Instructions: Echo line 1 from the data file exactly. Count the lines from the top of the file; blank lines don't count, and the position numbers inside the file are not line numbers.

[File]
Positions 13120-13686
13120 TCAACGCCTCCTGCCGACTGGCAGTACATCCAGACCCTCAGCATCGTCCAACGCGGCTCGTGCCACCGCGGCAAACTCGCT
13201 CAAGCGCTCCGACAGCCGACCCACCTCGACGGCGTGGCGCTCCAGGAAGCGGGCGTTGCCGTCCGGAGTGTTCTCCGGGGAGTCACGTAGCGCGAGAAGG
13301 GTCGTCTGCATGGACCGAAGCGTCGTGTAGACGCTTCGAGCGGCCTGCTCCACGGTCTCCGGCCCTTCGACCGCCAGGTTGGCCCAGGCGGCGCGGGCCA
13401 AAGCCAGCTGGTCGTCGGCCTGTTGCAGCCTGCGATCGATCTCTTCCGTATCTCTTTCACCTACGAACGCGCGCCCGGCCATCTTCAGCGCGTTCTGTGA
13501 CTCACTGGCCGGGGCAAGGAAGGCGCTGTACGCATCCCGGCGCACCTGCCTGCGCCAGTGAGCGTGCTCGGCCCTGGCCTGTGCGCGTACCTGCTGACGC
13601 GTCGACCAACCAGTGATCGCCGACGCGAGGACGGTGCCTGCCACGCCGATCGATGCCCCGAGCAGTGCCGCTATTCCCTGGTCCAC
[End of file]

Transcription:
Positions 13120-13686